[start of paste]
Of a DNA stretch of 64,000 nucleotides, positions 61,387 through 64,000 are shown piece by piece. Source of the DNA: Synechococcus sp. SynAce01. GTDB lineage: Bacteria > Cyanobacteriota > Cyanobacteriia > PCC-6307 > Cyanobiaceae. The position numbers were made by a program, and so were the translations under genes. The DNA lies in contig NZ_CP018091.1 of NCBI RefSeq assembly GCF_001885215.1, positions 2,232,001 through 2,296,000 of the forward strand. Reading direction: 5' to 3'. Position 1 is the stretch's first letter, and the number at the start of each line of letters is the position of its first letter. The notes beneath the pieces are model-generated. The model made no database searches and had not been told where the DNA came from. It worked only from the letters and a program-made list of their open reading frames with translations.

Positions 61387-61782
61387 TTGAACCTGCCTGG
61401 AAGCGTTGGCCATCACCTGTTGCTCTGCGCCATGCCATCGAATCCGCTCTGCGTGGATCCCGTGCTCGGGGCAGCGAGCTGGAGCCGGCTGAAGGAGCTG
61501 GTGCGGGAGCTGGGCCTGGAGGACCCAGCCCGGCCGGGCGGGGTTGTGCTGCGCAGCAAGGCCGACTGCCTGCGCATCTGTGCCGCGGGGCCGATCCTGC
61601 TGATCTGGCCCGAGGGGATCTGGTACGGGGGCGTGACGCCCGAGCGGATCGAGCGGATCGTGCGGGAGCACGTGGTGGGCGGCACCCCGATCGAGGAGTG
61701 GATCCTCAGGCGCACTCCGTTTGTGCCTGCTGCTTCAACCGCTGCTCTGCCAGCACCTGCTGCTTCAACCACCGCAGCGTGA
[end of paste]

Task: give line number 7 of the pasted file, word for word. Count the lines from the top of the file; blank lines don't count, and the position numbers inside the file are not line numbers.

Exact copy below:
61701 GATCCTCAGGCGCACTCCGTTTGTGCCTGCTGCTTCAACCGCTGCTCTGCCAGCACCTGCTGCTTCAACCACCGCAGCGTGA